88 Motorists Prosecuted In Hampshire

A five day operation across Hampshire's motorways has resulted in 88 motorists being prosecuted for driving whilst distracted, including 55 caught driving whilst using their mobile phones.

The week-long campaign was the second time Hampshire Constabulary has run Operation Tramline, and this time also featured officers from Thames Valley Police working under the newly-established Joint Operations Unit Roads Policing Unit.  
Four vehicles were dedicated to the operation from Monday to Friday last week (May 14th-18th) including two marked cars, one marked motorbike in Hampshire with another in Thames Valley, and an unmarked Scania lorry cab,hired specifically for the operation along the length of the M27 and M3, M4, M40 and up on to the M25.
Throughout Operation Tramline, one HGV-qualified officer drove the cab whilst an observer recorded and videoed any offences committed – with the cab providing the officers the great advantage of a high viewing platform..
This vehicle was chosen following information from Stammtisch, the community beat surgeries for road users run on the first Wednesday of every month by the RPU at motorway service areas. 
Stammtisch provides an opportunity for road users, especially lorry drivers, to speak to officers, ask questions, share information or concerns.
Sergeant Paul Diamond, who led the operation said:

 “This issue was raised as a problem to us by concerned lorry drivers who often witnessed offences that the police couldn’t see from ground level.
“This is the second time we’ve hired the Scania cab, it has proved itself invaluable. We know for sure that we were to able to detect at least 28 offences from the high up vantage point that the cab gives us, that we could not have spotted from groundlevel.
“We found that the vast majority of lorry drivers were compliant and professional, and it is the small minority that is causing this issue – but it is a very important issue. Distracted drivers are a massive risk on the roads, and sadly, every year peopleare killed by motorists who aren’t paying attention – either on their phone, texting, or otherwise distracted.”

Results of the operation also include:
112 vehicles stopped, of these 63 were commercial
55 mobile phone offences detected (26 of these in TVP area)
33 distraction offences detected (13 of these in TVP area)
64 T60's issued – similar to a conditional offer fixed penalty notice 
4 graduated fixed penalty notices issued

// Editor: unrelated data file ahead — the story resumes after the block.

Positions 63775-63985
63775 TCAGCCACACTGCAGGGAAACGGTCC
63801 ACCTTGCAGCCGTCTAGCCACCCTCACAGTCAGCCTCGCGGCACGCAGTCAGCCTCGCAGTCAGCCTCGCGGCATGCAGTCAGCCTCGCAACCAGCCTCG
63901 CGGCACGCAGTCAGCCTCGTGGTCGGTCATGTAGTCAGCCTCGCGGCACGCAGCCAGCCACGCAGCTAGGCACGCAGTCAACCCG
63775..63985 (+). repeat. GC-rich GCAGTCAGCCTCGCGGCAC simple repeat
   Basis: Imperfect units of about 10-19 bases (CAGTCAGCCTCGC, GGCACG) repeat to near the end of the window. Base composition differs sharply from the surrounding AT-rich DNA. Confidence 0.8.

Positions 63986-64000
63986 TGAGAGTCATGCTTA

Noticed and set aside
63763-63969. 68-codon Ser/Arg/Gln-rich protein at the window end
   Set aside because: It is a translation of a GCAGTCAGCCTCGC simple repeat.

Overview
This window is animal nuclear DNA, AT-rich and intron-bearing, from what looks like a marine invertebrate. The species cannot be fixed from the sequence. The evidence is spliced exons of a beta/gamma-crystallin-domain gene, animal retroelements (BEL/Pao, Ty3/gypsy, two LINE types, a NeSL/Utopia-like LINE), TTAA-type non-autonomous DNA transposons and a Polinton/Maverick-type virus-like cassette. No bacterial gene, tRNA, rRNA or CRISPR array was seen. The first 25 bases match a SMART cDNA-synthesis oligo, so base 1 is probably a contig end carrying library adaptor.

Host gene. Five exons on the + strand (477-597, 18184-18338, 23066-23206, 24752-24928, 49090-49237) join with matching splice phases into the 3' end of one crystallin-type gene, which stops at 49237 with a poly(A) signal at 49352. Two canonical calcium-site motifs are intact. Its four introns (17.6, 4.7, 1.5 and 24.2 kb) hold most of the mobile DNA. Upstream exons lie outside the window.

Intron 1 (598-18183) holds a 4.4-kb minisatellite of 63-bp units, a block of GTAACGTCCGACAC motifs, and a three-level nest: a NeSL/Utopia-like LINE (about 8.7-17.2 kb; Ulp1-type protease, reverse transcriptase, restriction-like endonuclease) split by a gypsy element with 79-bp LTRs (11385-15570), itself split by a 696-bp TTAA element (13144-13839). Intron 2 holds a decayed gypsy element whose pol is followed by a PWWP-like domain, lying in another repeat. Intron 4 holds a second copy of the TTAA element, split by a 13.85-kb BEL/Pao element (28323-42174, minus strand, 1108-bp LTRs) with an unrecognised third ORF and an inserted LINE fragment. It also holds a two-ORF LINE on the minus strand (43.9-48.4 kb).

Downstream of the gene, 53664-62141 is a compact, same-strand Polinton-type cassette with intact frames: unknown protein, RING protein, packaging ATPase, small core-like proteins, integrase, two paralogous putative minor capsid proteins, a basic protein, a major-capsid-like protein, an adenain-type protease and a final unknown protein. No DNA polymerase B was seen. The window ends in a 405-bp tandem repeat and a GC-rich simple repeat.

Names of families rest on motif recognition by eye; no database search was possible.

Aside from the targeted offences, officers also identified the following;
4 speeding offences
1 offence of going through a red traffic light
5  daily rest offences (tachograph offence)
7 cumulative driving offences  (tachograph offence)
2 careless driving offences
2 overweight vehicle offences which resulted in one vehicle being immediately taken off the road;
1 offence of unnecessary obstruction
2 offences of having no tachograph fitted
3 number plate offences
1 tyre defect 
1 hazardous materials prohibition offence
1 vehicle seizure for Her Majesty’s Revenue and Customs – use of red diesel
1 driver reported for hazardous material offences 
3 warnings issued for carrying an insecure load
2 contravening white line offences
1 lateral projection offence 
2 drivers issued with advice regarding width compliance and use of mirrors
1 fixed penalty notice issued for drawing a trailer in lane three (contrary to motorway regulations)
4 drivers issued advice for unnecessary overtaking 
2 seatbelt offences
Sergeant Diamond said:

“The motoring community were again extremely supportive of police action during this week of activity.
“We found that the evenings were the more common time for these type of offences  and that M40 and M27 were the worst offending roads. The M40 in particular had a lot of distraction offences with heavy vehicle traffic. 
“The number of people using their phones is still very disappointing.. If you are caught using your mobile phone whilst driving you will face a £60 fine and three points on your licence.

“Should you crash whilst driving distracted or on your phone, causing death by careless driving is punishable by 14 years in prison and we will seek to robustly prosecute anyone committing these offences.
“This was a very successful operation which we will run again. Our message could not be clearer – focus on the wheel when you’re driving – no phone call, text message or anything else is as important as a person’s life.”